Unions and Employee Organizations

Chapter 12: Section 2

The large majority of postal employees belong either to a labor union or a management or supervisory organization. The 1970 Postal Reorganization Act authorized collective bargaining on wages and working conditions generally under laws applying to the private sector and provided for binding arbitration if an impasse persists 180 days after the start of bargaining. 

The ability of many postal employees to bargain over their pay rates, as well as over the employer contribution to health and life insurance, is a right not enjoyed by most other federal employees. However, postal workers, like other federal employees, are barred from striking.

The largest unions are:

• American Postal Workers Union (APWU), AFL-CIO, representing workers primarily in the clerk, maintenance, and motor vehicle crafts.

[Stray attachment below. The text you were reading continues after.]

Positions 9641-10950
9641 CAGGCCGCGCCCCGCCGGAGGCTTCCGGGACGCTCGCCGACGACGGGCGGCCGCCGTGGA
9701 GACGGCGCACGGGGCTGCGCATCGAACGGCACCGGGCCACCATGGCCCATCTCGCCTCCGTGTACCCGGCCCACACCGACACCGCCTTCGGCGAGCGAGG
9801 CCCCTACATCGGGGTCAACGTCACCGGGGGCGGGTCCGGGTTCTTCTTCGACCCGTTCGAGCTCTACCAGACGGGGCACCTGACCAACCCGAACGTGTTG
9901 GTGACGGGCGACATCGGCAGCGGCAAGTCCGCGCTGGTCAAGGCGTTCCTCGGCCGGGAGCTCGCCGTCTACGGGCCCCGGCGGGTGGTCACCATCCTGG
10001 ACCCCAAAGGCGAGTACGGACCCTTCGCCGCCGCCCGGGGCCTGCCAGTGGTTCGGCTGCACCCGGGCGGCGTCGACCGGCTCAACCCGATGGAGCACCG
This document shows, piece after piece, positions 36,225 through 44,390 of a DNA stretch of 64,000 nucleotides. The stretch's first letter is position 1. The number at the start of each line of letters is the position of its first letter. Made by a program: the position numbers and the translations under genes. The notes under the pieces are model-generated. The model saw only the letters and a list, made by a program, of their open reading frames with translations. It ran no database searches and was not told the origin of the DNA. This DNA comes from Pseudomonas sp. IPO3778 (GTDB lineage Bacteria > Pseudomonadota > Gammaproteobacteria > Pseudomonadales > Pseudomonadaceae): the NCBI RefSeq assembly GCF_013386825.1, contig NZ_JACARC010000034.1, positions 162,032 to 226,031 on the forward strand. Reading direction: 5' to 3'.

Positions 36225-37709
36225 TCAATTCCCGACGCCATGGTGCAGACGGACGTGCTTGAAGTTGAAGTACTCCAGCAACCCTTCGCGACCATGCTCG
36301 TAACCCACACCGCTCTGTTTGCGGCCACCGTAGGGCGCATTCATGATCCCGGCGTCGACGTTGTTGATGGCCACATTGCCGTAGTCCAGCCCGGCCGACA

• National Association of Letter Carriers (NALC), AFL-CIO, representing primarily city delivery letter carriers. 

• National Rural Letter Carriers’ Association (NRLCA), representing carriers who deliver mail to residences and businesses on rural delivery routes.

• National Postal Mail Handlers Union (NPMHU), AFL-CIO, representing employees engaged in bulk transfer, loading and unloading of mail.

In addition, there are smaller unions representing postal police officers and nurses. 

The 1970 law also requires USPS to consult, although not bargain, with associations of supervisory and managerial employees and postmasters prior to making final decisions concerning changes to pay, benefits and working conditions for such employees. The major management associations are the National Association of Postal Supervisors and the United Postmasters and Managers of America. 


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